Applying Sensor Integrity Concepts to Detect Intermittent Bugs in Aviation Software

Jason H. Rife, Hu Huang, and Sam Z. Guyer

Peer Reviewed

Abstract: This paper assesses the potential benefits of applying online integrity monitoring to aviation software. Traditionally, safety analyses for software components of aviation systems have been conducted differently than safety analyses for electrical and mechanical components. In particular, software verification and validation are typically conducted in advance of system deployment, via exhaustive testing. Though software bugs occasionally impact fielded aviation systems, system fault trees do not typically assign failure probabilities to software components. Moreover, online signal monitoring techniques are not generally applied to detect software-system anomalies, also known as bugs. As software complexity increases, and as interactions between software and physical system components become more complex and situational, it is prudent to consider whether exhaustive pre-service software testing is sufficient to maintain system safety, and whether techniques used to evaluate safety for hardware components (e.g. fault trees and monitoring) might be applied to software components to enhance system safety and mitigate the burden of exhaustive software testing. The primary contribution of this paper is to propose an architecture for online bug monitoring and to quantify its potential to relax requirements for pre-service verification without sacrificing overall system safety.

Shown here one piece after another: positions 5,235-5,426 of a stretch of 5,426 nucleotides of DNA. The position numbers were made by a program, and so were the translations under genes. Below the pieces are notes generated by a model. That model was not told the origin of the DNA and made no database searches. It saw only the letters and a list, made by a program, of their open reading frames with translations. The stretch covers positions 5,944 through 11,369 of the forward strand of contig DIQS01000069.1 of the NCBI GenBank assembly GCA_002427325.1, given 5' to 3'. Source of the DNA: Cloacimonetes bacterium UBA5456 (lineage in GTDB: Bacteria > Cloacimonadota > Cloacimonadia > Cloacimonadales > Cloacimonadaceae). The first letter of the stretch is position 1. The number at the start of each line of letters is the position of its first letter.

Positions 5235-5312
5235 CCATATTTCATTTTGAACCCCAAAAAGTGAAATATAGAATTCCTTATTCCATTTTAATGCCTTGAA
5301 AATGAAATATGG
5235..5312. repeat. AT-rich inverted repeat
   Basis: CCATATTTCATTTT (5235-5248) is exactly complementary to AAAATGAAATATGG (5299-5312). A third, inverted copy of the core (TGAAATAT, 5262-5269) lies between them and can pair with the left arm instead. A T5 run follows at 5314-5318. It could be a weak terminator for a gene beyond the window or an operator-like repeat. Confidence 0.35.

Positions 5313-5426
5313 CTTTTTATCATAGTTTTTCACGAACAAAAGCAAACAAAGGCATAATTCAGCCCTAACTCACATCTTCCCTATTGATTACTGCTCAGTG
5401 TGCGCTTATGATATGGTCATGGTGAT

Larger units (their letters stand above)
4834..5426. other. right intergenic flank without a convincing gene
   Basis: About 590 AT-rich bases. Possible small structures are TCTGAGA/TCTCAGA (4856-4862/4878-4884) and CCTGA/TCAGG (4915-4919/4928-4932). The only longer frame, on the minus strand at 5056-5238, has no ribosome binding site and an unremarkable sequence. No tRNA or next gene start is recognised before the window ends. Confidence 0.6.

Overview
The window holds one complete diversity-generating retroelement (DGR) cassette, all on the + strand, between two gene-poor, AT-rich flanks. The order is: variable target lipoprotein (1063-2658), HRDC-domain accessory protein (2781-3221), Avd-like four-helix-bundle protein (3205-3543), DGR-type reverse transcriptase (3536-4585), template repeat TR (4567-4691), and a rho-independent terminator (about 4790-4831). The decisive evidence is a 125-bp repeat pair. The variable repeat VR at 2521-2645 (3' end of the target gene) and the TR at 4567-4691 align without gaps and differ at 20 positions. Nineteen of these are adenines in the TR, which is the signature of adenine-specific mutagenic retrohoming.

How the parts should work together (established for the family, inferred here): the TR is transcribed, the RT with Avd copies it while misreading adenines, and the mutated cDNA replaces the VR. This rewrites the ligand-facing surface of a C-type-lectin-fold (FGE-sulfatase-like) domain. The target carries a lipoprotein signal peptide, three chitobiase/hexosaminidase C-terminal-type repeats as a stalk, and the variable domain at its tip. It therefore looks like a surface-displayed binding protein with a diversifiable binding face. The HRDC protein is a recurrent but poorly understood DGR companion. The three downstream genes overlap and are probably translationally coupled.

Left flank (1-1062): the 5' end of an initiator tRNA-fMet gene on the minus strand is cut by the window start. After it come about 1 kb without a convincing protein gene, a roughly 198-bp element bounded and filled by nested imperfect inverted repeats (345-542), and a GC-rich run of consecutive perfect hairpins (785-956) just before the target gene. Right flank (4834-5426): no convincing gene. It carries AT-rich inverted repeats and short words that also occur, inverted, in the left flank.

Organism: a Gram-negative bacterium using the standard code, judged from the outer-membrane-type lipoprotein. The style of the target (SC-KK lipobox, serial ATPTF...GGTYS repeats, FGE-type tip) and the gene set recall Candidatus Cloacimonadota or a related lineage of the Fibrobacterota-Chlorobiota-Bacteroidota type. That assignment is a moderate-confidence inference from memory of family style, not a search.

Published in: Proceedings of the 31st International Technical Meeting of the Satellite Division of The Institute of Navigation (ION GNSS+ 2018)
September 24 - 28, 2018
Hyatt Regency Miami
Miami, Florida
Pages: 2535 - 2548
Cite this article: Updated citation: Published in NAVIGATION, Journal of the Institute of Navigation
Full Paper: ION Members/Non-Members: 1 Download Credit
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